MUMBAI: Shashank Moddhia, chief executive officer (CEO) of The Renal Project, a startup that runs a chain of dialysis centres across suburbs in Mumbai and Pune, is working overtime to get a micro small and medium enterprise (MSME) registration for his business since the government announced a special package for small businesses impacted by the coronavirus-led lockdown.
“We need to ensure that we have access to funds. We have applied for MSME registration so that we can avail collateral free loans at a time when it is even more critical for us to obtain expensive medical equipment to keep the centres running,” said Moddhia.
Financial distress has prompted startups across sectors to register as MSMEs as traditional sources of funding dry up. The government has introduced a number of relief measures for MSMEs, giving them access to credit.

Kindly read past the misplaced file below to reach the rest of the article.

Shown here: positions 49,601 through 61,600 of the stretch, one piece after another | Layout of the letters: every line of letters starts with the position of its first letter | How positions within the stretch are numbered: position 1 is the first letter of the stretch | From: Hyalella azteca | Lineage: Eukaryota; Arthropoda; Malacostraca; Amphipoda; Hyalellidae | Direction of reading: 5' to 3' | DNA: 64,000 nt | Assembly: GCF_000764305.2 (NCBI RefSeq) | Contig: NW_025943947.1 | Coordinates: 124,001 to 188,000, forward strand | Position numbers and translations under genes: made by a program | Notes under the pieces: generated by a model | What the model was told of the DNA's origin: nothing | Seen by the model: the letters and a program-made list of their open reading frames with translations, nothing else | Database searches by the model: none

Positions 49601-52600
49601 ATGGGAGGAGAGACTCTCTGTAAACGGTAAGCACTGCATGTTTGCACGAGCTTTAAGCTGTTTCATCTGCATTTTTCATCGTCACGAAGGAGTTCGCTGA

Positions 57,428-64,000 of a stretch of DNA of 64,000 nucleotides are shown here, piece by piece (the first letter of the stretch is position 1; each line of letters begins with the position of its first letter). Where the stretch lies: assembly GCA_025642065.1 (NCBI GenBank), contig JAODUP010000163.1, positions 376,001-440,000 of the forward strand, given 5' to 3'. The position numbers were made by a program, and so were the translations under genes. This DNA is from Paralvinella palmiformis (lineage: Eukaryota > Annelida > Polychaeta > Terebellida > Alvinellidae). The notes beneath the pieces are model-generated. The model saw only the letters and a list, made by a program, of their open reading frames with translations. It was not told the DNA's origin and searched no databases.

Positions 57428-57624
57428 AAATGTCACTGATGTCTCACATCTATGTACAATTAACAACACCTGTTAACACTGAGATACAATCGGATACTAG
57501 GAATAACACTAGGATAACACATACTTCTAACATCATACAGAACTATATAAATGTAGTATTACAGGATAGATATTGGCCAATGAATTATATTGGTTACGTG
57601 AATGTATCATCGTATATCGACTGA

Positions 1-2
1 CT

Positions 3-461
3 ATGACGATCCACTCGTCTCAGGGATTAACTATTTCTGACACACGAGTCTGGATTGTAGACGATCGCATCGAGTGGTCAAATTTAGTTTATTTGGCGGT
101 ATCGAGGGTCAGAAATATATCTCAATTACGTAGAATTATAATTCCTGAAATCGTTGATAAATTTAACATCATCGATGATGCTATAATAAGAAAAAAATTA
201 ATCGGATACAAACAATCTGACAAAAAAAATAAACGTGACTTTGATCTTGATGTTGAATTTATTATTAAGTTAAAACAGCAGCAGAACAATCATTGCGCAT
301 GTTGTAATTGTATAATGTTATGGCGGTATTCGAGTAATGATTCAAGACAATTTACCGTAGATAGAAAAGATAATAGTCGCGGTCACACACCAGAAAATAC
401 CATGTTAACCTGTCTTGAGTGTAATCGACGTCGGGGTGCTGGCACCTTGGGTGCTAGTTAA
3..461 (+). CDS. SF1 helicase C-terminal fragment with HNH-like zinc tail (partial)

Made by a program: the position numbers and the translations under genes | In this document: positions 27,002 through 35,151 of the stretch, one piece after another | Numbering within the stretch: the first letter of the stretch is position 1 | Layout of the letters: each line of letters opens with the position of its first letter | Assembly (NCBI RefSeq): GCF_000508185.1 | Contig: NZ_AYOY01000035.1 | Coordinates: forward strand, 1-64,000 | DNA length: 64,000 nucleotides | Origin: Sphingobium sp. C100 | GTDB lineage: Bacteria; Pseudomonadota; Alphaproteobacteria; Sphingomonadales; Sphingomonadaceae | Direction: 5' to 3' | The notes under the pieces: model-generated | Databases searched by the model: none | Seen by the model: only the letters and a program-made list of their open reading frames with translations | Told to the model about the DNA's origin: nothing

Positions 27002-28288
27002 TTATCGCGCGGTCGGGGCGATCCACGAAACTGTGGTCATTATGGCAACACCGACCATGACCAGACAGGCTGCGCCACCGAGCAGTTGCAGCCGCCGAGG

“With the Atmanirbhar package, MSME registration for many startups has almost become a necessity, which apart from easier access to liquidity also allows through benefit from measures such MSME incubators ,” said Sanjay Mehta, founder and partner of 100X.VC and board member, TiE Mumbai, which has started programs to guide startups to register as MSMEs.
Though there are stringent rules, based on revenue and investments, for businesses that qualify as MSMEs, industry experts believe that registering as MSMEs may help startups tide over the current crisis.
The Centre has approved the creation of a ₹50,000-crore fund of funds to help select high-growth MSMEs with a good track record. Commerce Minister Piyush Goyal said most startups will be eligible for additional liquidity from credit support schemes for MSMEs under the Aatmanirbhar Bharat Abhiyan package.